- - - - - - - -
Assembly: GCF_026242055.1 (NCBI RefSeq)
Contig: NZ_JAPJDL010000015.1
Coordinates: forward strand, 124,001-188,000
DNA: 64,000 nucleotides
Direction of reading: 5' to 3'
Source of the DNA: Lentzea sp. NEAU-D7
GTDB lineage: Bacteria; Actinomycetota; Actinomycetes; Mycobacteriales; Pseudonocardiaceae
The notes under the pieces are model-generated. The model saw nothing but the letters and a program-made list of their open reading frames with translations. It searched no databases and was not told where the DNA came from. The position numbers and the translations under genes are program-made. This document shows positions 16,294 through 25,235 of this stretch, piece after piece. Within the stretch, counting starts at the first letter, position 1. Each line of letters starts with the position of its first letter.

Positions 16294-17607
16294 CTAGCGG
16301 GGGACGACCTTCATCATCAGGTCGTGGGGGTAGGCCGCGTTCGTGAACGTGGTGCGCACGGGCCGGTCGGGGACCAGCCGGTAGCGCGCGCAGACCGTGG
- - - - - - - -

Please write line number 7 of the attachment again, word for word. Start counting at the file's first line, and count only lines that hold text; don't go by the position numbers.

GTDB lineage: Bacteria; Actinomycetota; Actinomycetes; Mycobacteriales; Pseudonocardiaceae